I am convinced that literature, music, cinema, philosophy, should be part of the project process. The appeal to poetic language, poetry is of particular importance to me, as a way of making and as a moral experience, and as a kind of discipline.
Poetry evokes the capacity for imaginative thinking and the creation of complex semantic constructions. Responsibility and the ambition of a poet take the spotlight, not the technical skills because to distinguish a iambic verse from a trochaic and to be a poet is not the same thing. Almost the same happens to architecture as an art form. The simplest structure made without any tricks, due to even accidental circumstances can become a striking piece of architecture - "beauty is not a whim of the demigod, but a hawkish eye of a simple carpenter." A lot of what is made with a claim for artistic quality turns out to be horrendous precisely because of its pretentious artistry.

Learning architecture in this system of rational design requires, first of all, a broad cultural foundation from the student. And secondly, a considerable degree of independence and perseverance. After all, the teacher acts partly intuitive, trying to discover both the content and form of projecting energy. And the student can not remain a passive recipient (which would be forgivable for a teapot) but must become an active participant in the process of being nurtured.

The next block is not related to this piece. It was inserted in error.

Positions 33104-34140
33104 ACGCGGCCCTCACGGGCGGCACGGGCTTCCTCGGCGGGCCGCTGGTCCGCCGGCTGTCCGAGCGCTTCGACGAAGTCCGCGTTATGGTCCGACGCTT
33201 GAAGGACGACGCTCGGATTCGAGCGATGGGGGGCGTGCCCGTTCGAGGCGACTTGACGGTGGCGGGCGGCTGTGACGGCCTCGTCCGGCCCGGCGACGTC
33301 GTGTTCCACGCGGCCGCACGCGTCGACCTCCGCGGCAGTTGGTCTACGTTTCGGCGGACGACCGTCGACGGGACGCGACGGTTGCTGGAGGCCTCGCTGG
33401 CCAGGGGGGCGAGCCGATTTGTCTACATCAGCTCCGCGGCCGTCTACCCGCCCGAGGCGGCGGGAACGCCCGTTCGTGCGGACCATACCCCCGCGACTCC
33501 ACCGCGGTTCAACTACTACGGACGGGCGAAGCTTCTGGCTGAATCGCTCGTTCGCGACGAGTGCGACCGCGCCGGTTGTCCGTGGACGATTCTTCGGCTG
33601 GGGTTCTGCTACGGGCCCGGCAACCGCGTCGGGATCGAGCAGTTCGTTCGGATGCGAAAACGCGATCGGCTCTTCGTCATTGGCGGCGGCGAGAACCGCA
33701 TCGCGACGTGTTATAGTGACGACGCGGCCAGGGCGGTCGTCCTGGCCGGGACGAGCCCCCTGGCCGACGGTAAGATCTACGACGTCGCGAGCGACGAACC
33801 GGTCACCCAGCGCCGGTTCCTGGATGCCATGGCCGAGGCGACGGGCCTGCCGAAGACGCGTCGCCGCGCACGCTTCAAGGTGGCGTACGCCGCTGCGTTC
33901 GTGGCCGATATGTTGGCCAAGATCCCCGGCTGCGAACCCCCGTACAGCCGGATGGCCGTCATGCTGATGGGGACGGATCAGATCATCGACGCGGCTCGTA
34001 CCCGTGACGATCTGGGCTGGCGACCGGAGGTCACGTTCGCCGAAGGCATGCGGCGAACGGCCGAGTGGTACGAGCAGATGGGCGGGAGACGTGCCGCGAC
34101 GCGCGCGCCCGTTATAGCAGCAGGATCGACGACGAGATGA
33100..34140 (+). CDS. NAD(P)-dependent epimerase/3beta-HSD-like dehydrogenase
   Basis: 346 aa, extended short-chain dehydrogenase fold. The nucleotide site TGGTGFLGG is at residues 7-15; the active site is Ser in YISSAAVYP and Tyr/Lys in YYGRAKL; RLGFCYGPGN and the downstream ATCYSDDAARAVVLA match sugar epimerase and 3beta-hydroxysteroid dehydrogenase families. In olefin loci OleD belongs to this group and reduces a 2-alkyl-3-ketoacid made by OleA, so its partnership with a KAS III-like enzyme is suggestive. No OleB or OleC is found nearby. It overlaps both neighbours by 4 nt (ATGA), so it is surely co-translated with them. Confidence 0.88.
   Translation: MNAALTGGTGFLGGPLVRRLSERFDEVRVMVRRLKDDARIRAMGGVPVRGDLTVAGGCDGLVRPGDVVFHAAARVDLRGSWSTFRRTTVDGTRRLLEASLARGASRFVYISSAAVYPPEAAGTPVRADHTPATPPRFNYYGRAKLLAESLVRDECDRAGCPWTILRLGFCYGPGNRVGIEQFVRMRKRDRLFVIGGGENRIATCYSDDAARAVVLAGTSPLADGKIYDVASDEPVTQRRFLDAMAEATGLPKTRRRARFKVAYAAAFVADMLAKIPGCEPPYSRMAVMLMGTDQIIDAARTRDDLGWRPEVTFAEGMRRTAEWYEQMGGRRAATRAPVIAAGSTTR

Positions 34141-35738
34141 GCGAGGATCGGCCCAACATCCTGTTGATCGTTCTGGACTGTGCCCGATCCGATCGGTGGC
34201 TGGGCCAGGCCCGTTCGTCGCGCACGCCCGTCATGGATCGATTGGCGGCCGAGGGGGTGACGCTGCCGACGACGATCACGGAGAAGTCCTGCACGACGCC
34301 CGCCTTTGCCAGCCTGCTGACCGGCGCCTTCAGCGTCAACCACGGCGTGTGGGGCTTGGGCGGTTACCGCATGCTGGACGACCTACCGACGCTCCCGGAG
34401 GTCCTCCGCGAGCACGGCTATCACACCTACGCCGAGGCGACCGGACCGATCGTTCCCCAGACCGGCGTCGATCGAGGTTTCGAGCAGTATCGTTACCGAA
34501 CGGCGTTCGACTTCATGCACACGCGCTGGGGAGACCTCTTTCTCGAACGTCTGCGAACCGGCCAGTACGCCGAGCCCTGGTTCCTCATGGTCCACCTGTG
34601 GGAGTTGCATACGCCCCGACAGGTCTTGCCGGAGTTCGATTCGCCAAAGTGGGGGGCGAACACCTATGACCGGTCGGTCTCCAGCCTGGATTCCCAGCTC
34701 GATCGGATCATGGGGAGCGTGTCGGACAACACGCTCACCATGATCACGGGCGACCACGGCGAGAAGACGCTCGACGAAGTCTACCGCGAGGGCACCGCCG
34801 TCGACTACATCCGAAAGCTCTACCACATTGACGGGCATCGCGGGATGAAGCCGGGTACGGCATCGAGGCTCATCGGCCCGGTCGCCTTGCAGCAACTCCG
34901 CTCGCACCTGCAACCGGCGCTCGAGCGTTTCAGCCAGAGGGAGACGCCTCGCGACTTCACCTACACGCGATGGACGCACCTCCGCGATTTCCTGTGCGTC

It is not at all easier for the teacher. The further, the less the teacher has the opportunity to teach - his students live in a different reality. Many of the things that concern my students are no longer clear to me, and things that are important to me are not crucial for them. I'm not upset if they do not read Mandelstam, as I'm not upset that I did not read Ovid - for them, it's roughly the same thing. But I'm trying to understand how you can interact with generations for whom the cultural values that form the basis of my education and learning are no longer relevant. We must find other approaches, other ways, but continue to look for and transmit the core of the profession. It is no longer possible to be a classical master, teaching by demonstrating and passing on one's skill. That's why not every good practitioner is a good teacher. In the time of increasing gaps between generations which are now becoming wider, the teacher must provoke, be a troublemaker, cause the student to react which is sometimes directed by the student in the most unexpected ways and educates the teacher himself.